Research supports Hemanext’s aim to improve clinical outcomes of transfusion recipients with its innovative red blood cell processing and storage system.
LEXINGTON, Mass., September 21, 2021, PR NEWSWIRE – Hemanext Inc. (“Hemanext” or the “Company”), a leading innovator in blood processing and storage technology, today announced that AABB, the leading international not-for-profit association representing healthcare providers and institutions involved in transfusion medicine and biotherapies, has given its Research Innovation in Scientific Excellence (RISE) award to a scientific paper co-written by the company’s Chief Scientific Officer, Andrew Dunham, PhD, and Principal Scientist, Tatsuro Yoshida, PhD.
The award, which recognizes the best original research article published in Transfusion, the association’s peer-reviewed scientific journal and available here, was presented for the February 2020 paper.
The paper explores the effects of certain storage methods – in particular, limiting oxygen to create hypoxic conditions – on the quality of red blood cells (RBCs). The scientists conclude that hypoxic storage improves the metabolic quality of stored RBCs, which may translate into improved clinical outcomes for transfusion patients.1
Every year in the United States more than 11 million red blood cell units are transfused, a massive lifesaving effort made possible by blood bank processing and storage.2 However, as stated storage methods can lead to a series of biochemical and morphological modifications that render red blood cells less effective in treating patients who need them.3
“Our research clearly demonstrated that processing and storing blood in a hypoxic state better maintains the integrity of red blood cells and this may enhance their efficacy,” said Dr. Dunham. “We look forward to continuing our research in this area, given the fundamental importance of blood processing and storage for global healthcare. We are grateful to be recognized for this paper, which supports the important work Hemanext is doing as we strive to develop technologies that may improve clinical outcomes for transfusion recipients.”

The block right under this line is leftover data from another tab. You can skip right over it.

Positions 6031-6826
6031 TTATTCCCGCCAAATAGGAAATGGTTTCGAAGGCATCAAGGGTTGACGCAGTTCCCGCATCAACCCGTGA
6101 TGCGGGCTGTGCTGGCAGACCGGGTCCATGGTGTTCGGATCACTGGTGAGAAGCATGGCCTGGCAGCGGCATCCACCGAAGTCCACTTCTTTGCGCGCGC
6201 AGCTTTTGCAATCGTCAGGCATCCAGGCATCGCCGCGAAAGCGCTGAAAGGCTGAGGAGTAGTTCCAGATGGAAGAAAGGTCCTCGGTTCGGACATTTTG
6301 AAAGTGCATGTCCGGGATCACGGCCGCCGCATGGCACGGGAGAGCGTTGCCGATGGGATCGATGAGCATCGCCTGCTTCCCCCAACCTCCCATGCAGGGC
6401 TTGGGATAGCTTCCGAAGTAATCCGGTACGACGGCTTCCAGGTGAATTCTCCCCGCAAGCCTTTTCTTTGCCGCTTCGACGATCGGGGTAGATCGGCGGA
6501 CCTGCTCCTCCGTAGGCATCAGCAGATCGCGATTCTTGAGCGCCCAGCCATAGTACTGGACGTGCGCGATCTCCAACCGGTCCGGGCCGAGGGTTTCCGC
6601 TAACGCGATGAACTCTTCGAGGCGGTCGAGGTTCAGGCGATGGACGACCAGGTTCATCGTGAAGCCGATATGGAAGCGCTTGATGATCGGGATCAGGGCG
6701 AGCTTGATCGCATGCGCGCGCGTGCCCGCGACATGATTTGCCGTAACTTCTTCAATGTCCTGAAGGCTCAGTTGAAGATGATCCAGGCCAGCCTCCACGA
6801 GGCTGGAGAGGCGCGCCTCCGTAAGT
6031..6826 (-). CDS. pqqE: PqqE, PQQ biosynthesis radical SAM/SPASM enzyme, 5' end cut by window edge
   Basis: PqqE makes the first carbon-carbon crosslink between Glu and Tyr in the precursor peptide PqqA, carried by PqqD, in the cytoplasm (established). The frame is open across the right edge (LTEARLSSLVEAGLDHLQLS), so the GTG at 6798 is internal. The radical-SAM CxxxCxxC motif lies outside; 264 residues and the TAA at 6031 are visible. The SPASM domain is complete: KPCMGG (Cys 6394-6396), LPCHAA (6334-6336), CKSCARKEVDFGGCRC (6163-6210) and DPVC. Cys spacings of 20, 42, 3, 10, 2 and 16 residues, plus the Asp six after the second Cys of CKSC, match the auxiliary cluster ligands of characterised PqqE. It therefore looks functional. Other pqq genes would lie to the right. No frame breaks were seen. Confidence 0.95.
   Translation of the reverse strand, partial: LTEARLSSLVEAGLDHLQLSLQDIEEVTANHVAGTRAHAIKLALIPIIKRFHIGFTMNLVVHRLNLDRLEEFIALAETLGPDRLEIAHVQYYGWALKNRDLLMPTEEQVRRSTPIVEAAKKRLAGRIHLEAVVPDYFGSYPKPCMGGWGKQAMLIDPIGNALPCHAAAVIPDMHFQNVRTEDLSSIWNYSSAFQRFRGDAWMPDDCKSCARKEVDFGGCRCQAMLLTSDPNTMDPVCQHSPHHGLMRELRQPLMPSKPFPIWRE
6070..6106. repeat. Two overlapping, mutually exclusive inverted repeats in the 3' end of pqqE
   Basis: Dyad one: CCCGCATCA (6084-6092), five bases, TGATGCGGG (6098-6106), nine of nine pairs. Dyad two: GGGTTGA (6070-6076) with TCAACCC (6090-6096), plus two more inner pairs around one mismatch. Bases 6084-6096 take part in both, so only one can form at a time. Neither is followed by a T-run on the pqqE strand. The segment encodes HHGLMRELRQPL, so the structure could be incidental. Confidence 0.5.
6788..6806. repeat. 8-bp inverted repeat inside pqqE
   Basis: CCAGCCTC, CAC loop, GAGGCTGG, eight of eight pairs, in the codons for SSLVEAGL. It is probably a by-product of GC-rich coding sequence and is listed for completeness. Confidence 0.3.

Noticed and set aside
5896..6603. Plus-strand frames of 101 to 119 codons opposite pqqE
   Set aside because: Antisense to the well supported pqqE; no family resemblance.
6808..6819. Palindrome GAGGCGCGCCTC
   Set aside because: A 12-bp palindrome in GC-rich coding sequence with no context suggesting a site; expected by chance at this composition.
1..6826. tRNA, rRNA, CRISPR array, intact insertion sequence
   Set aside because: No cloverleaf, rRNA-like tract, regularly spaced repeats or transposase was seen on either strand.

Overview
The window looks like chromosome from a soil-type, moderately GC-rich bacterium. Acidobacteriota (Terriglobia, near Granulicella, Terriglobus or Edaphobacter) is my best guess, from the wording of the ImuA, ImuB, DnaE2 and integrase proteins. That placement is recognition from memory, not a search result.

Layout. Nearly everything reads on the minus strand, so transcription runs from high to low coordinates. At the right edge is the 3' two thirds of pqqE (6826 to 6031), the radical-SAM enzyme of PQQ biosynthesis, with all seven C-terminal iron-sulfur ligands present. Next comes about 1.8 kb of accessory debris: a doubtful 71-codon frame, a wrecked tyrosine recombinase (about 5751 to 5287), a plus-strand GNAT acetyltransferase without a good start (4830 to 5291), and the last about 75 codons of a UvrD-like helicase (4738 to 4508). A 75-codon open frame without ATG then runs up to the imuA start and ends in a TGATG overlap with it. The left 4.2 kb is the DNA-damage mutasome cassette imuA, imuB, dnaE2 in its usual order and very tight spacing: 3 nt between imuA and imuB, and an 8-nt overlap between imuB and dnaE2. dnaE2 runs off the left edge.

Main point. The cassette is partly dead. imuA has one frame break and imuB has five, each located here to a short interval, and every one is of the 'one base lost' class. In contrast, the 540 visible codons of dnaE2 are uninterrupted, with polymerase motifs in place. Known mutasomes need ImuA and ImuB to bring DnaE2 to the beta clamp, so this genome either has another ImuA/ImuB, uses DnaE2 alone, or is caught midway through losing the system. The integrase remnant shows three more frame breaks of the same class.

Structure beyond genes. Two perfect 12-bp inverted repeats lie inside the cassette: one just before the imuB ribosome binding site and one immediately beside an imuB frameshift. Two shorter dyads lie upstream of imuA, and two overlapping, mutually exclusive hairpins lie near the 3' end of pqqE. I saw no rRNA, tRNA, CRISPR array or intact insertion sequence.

Martin Cannon, CEO of Hemanext, said, “We are proud that our colleagues and collaborators have been recognized by AABB for their impressive work on this paper, and we applaud the authors for their efforts in advancing science with an eye toward the betterment of transfusion patients worldwide. As a company, we are constantly working toward a world in which patients are able to receive fewer transfusions with the help of novel medical technology that protects the quality of stored RBCs. Our innovations are underpinned by cutting-edge research from some of the best and the brightest in the field, and today we recognize and celebrate their work alongside the entire blood community.”
David Green, President of AABB, added, “We are pleased to honor this paper with our RISE Award, which annually recognizes an original research article of impeccable study design, innovation, significance, and effective communication, and we commend the scientists for their work. This study marks an important contribution to the field.”
Drs. Dunham and Yoshida will be recognized alongside Angelo D’Alessandro, PhD; Davide Stefanoni, BS; Fatima Mohmoud; Jose Cancelas, MD, PhD; Neeta Rugg, MS (Bio Sci); Sarah Stocker; Shawnagay Nestheide; and Travis Nemkov, PhD, at the AABB’s annual awards ceremony.
Hemanext is a privately held medical technology company based in Lexington, MA that is dedicated to improving the quality, safety, efficacy, and cost of transfusion therapy. The company’s research and development efforts center on the study of hypoxically stored red blood cells (RBCs). The company’s aim is to significantly improve the quality of stored red blood cell (RBCs) by limiting oxygen and carbon dioxide levels in the storage environment.4
Since its founding in 2008, Hemanext has envisioned a world with fewer and better transfusions. In its early years, multiple grants from the U.S. National Institutes of Health (NIH) enabled the company to demonstrate the feasibility of hypoxic RBC storage, develop its first prototype system, and conduct in vivo research.
On April 13, 2021, Hemanext announced that it had received CE Mark certification for Hemanext ONE, clearing the way for the medical device to be sold in European markets.
In the EU, the system is CE Marked for the processing and storage CPD/ PAGGSM Red Blood Cells, Leukocytes Reduced (LR RBC) that have been prepared and processed with the HEMANEXT ONE system within 24-hours of collection. The HEMANEXT ONE system limits the O2 and CO2 levels in the storage environment. Red Blood Cells Leukocytes Reduced, O2 /CO2 Reduced may be stored for up to 42 days at 1-6°C. HEMANEXT ONE is used for volumes no greater than 350 ml of LR RBC.
In the United States, the company is preparing for a Q4 submission of its FDA application for U.S. market authorization; the product remains available for investigational use only in the U.S.
Preclinical data show that the medical device can maintain RBCs at or below 20% oxygen saturation for up to 42 days, thereby creating hypoxic RBCs. Clinical studies are being initiated to measure the impact of hypoxic RBCs on patient outcomes and the potential cost savings.
1 Yoshida T, Prudent M, D’alessandro. Blood Transfus 2019; 17:27–52. [PMC free article]
2 Ellingson et al. Transfusion. 2017 Jun; 57(Suppl 2): 1588–1598.
3 Yoshida et al. Blood Transfusion 2019;17;27-52.
4 Hemanext ONE, Instructions for Use for the European Union (April 2021), DOF
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